Although the actors valiantly try to bring humour and youthful charm to the resoundingly dull script, In Extremis: The Story of Abelard and Heloise is a complete mess.
The performance, running just over two and a half hours, is tedious and uninspired.
The illicit love affair of historical figures, Peter Abelard (Bryn Dewar) and his under-age student, Heloise of Argenteuil (Bea Hutcheson) is hardly romantic. The 12th century medieval lovers shunned the Church and tried to bring the philosophical teachings of Aristotle and the likes to the forefront. However, once their love affair is discovered by Heloise’s furious uncle Fulbert (Charles Harries), Heloise is forced to join a convent and become a prioress. Aberlard also joins the church and becomes a monk, but feels the wrath of Fulbert when he is punished for bringing shame onto the family.
The performances are surprisingly amateurish; the actors pace about stage without any guidance, particularly Dewar who flays his arms about and walks around aimlessly while reciting his lines. Hutcheson plays a passionate Heloise well, if not a bit screechy in delivery. Harries, who plays the uncle gone wild with rage, is a good madman but misses the subtlety of a religious clergyman losing his precious niece.
A common problem with the acting is that many of the actors resort to yelling out their lines to convey anger instead of using their bodies to emote. The acting is surprisingly one-note for a production spawned out of the McGill Department of English, Drama and Theatre, paling in comparison to acting I have seen in high school productions.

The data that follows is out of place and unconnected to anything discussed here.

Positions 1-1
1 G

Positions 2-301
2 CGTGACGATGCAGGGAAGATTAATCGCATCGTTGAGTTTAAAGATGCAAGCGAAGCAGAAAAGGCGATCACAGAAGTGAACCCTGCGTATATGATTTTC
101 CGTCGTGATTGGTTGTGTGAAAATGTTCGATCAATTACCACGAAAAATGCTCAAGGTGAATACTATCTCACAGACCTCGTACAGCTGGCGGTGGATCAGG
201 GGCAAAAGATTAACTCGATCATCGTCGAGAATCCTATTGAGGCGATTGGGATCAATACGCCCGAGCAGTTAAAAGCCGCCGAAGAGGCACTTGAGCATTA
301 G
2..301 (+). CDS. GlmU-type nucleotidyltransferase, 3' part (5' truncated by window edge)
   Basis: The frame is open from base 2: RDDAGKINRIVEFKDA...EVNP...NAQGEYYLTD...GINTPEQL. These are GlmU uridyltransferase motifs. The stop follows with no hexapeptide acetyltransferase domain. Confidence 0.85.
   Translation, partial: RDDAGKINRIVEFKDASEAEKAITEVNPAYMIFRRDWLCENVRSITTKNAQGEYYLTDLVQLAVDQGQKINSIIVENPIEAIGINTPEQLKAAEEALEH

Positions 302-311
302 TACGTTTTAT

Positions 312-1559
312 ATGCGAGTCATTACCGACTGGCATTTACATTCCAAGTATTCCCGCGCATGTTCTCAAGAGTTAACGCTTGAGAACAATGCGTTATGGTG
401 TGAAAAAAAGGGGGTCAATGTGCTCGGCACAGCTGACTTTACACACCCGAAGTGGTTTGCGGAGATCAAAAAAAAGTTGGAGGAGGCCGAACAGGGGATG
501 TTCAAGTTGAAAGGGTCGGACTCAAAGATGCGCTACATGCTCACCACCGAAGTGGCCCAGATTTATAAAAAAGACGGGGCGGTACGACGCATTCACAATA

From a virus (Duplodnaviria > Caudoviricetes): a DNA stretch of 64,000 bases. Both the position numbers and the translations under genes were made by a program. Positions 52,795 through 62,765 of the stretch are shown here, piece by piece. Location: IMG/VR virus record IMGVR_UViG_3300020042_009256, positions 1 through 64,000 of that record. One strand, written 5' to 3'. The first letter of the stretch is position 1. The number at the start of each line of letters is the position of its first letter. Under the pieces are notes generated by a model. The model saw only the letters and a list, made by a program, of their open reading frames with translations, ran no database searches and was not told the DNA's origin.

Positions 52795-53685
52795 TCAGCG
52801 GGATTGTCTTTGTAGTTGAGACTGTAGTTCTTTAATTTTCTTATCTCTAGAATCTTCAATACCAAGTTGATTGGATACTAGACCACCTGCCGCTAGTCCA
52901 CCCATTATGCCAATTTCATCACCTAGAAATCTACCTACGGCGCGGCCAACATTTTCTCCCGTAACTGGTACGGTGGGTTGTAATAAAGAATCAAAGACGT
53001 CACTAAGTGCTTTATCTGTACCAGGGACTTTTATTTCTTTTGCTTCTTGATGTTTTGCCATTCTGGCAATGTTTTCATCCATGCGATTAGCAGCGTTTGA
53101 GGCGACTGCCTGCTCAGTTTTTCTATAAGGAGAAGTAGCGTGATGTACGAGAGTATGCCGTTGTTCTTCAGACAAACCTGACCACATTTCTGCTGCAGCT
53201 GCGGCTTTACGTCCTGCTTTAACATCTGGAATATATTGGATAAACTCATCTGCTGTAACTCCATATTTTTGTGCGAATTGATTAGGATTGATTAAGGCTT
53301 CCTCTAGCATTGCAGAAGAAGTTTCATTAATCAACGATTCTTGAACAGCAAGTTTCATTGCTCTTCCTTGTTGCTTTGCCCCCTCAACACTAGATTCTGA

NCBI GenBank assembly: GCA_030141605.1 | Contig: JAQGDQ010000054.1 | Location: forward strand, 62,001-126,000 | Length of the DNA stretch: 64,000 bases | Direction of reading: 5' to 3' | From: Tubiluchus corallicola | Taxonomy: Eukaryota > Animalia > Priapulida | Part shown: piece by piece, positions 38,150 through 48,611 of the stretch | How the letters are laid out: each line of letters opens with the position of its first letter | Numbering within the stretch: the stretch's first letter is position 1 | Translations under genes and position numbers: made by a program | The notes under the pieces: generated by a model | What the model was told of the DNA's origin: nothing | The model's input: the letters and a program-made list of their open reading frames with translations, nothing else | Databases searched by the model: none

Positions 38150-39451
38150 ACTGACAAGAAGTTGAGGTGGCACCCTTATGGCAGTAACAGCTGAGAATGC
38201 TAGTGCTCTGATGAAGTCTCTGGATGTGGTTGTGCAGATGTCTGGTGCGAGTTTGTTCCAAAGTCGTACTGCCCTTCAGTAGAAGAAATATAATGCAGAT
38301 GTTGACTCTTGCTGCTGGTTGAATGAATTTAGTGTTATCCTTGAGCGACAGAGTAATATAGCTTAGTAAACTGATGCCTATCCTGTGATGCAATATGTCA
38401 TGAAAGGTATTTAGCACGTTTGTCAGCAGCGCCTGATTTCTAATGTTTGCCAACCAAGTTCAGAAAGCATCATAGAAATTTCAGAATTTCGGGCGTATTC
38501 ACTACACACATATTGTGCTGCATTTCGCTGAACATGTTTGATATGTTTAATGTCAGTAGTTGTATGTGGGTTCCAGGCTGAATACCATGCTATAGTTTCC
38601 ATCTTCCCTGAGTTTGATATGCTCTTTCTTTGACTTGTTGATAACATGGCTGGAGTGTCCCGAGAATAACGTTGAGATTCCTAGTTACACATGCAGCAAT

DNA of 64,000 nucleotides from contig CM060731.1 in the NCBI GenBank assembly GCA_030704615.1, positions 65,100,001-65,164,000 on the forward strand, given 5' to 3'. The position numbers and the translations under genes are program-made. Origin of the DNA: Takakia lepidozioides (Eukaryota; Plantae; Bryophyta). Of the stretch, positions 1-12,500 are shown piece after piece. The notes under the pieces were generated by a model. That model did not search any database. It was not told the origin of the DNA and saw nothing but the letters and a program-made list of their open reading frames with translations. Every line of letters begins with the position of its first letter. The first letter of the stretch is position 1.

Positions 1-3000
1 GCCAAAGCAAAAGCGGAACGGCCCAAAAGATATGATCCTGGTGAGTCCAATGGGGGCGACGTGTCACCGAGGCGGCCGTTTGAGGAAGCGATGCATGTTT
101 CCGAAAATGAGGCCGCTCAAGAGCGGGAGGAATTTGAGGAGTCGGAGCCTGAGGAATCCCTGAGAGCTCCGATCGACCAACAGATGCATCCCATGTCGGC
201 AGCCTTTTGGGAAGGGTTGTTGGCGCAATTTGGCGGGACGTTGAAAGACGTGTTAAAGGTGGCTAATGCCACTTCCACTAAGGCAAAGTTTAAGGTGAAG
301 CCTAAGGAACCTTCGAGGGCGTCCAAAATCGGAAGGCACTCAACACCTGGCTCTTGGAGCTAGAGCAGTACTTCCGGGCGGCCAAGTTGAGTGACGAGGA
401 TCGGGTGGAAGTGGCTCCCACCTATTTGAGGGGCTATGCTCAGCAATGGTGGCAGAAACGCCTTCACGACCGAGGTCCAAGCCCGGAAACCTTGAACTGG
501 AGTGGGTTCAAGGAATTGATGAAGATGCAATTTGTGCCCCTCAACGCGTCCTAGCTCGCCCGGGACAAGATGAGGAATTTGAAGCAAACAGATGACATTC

Granted, the script by Howard Brenton is not an easy one to interest students, or anyone for that matter. In Extremis tries too hard to be funny and romantic while still conveying a philosophy versus religion debate. First performed professionally in 2006, the show rambles on for far too long about the tired argument. Although the debate tries not to be the centre of the show, it ultimately is, sucking out any semblance of an interesting story line.
During the performance I could not stop checking my watch and staring at the man seated in the last row behind me, sound asleep. Clearly I’m not the only one who didn’t enjoy the show.
What is to be commended is the excellent design of the costumes, sets and lighting, done mostly by students, present and former. The costumes, headed by wardrobe manager Catherine Bradley and her team of 10 costume class students, are terrific. Specifically, the costumes of prioresses and monks are outstandingly realistic while the everyday medieval clothing was also exemplary. The lighting was well crafted, particularly in a sex-scene inside a church, where only Abelard and Heloise’s shadows are visible.
This play is certainly unimpressive to say the least, but I expect the next McGill production to improve upon this production. McGill has certainly put on stellar plays in the past; In Extremis is probably just the odd exception.
In Extremis: The Story of Abelard and Heloise plays from Nov. 25 to Nov. 28 at 7:30pm in Mcguill’s Arts Building, Moyse Hall, 853 Sherbrooke Street West.